Focusing on 2006: Rounding Out the Bigs Recruiting Analyst Eric Bossi breaks down the game of post players the KU coaches are evaluating for the Jayhawks' 2006 recruiting class. <b>Exclusive details inside.</b><br>

As we continue to focus on possible Kansas recruiting targets from the class of 2006 we have reached the last four big men that we’ll be spotlighting. As always, this list is by no means a complete list of players that have heard from Kansas, however it should provide a good starting point for fans wishing to follow the class of 2006.


Alex Stepheson, 6-9 BF, North Hollywood (CA) Harvard-Westlake- Because of his quickness, length and overall athleticism, Stepheson has already been very impressive in stretches. However, the engaging and intelligent Californian still hasn’t shown that he can be productive on a consistent basis.

The good news is that inconsistency is a trait shared by virtually every young big man in the country and Stepheson certainly has plenty of positive traits to work with. He races up and down the court like a much smaller player and gets into position very quickly. He’s a good stand-still leaper and has soft touch around the rim and does an effective job of tapping the ball to areas where he can control it if he can’t snare a rebound right away. Because he is on the slender side, Stepheson struggles against physical big men and can get discouraged when his shots don’t go down. If he adds strength and a little more confidence he could develop into the type of big man who could contribute at an elite high major program.

Perry Stevenson, 6-9 BF, Lafayette (LA) Northside- There may not be another big man in more desperate need of strength than Stevenson, but that doesn’t stop him from being very productive. Even though he only weighs around 200 pounds he’s able to control the lane as a dominant shot blocker thanks to his long arms, quickness and exquisite timing.

Obviously, adding more bulk is the biggest key to Stevenson’s improvement but he does have other fine qualities to his game. Because of his slender build, Stevenson has learned to slither his way to the basket in traffic and is a very capable scorer. He’ll catch lobs, shoot short jump hooks and he’s also got the ability to face up from 16 feet and bury a jumper or get to the hole with quick one and two dribble drives. He doesn’t fit the prototype that schools are looking for, but his shot blocking will take him a long way and if he shows that he can add some weight his stock will soar.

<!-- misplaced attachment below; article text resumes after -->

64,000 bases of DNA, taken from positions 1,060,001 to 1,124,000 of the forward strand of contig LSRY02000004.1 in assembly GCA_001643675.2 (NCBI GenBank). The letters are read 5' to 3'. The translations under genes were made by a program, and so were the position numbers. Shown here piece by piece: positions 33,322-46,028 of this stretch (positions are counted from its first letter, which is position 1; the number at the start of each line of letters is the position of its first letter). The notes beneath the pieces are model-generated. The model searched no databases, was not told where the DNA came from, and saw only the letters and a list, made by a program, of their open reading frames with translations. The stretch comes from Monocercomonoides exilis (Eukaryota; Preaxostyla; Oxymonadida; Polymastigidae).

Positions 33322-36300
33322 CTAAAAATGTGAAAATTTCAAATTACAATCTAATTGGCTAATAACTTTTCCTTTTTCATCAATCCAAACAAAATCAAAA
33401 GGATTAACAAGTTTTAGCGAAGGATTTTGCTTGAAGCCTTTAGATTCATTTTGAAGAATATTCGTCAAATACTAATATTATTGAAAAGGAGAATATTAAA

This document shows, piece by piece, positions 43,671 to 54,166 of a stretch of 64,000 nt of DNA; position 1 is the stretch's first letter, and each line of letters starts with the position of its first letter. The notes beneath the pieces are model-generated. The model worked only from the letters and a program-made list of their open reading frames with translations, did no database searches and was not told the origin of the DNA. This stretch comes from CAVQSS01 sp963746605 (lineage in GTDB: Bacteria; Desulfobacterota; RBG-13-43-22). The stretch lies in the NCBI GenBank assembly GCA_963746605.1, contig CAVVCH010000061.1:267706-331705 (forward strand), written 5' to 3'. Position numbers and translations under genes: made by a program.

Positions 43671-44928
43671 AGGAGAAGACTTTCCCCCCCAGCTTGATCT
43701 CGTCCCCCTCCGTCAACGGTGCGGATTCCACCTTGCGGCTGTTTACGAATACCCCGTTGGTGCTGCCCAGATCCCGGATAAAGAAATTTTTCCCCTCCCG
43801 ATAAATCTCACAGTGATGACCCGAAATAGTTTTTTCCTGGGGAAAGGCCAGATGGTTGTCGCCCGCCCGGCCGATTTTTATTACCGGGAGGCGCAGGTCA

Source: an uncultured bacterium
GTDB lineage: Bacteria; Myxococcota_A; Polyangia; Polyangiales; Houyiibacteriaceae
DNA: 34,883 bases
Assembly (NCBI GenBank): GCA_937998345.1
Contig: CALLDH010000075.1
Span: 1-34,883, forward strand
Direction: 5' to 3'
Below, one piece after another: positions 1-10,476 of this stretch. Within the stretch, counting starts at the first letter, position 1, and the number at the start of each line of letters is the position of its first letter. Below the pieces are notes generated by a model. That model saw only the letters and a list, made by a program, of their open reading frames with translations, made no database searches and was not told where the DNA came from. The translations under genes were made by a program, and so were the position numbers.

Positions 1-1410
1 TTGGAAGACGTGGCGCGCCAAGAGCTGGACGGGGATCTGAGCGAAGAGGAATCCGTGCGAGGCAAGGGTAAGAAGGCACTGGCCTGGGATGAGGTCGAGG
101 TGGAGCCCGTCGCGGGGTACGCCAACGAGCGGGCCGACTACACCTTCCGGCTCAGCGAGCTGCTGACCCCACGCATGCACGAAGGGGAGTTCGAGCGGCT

Bryce Webster, 6-10 BF/C, Mendota Heights (MN) St. Thomas- After showing flashes of promise on the club circuit and at Nike camp, Webster is developing into a very reliable big man. He’s got a 235 pound frame that can carry much more weight and muscle to go along with his height and has already proven to be a very hard worker willing to attack his weaknesses.

Perhaps Webster’s biggest strength is that he is already fairly skilled on the offensive end. Unlike other young big men who rely on athleticism or bulk, Webster relies on solid footwork, deft touch and patience to do his damage around the basket. Much like Sean May at the same stage, Webster isn’t the most explosive player and makes up for it with his intelligence and ability to softly bank home 12-15 footers at will. He isn’t quite as skilled as May was, but he doesn’t suffer the same weight problems that May did and with Webster it is always important to point out that he’s just a pup could be a member of the class of 2007 by age.

Brandan Wright, 6-9 BF, Nashville (TN) Brentwood Academy- Unlike many flash in the pan prodigies who are anointed the next big thing at an early age only to fall off, Wright -- who began making headlines in hoops circles as an eighth grader -- has proven to be worthy of the early hype. He’s received several favorable comparisons to Chris Bosh and he’s considered a threat to skip college altogether for early entry to the NBA.

An easy going kid with a slow southern drawl off the court, Wright is a multi-dimensional and athletic big who is virtually impossible to stop once he takes the court. Around the hoop Wright utilizes his absurd quickness and long arms on several go to scoring moves. He’s got half hooks, spin moves and fade-away jumpers from the blocks but can do more once he steps away from the hoop. He is very good off the dribble and either elevates for strong pull up jumpers from 15 feet or goes all the way to the basket for jams. Defensively he blocks a lot of shots and can be a dominant rebounder when he is willing to get physical. The knocks on Wright are that he settles for too many three-point jumpers and needs to add weight to his 205 pound frame but other than that he’s pretty complete at this point.

Next installment (perimeter players): Jason Bohannon, Matt Bouldin, Curtis Eatmon, Joe Harden

Editor's note: Rather than just having a focus of "who is leaning where", this series of articles by Recruiting Analyst Eric Bossi is designed to help KU fans familiarize themselves with the talent the KU coaches are evaluating for the Jayhawks' 2006 basketball recruiting class. You may wish to bookmark these stories for future reference.

Previous editions of "Focusing on 2006": Top Stories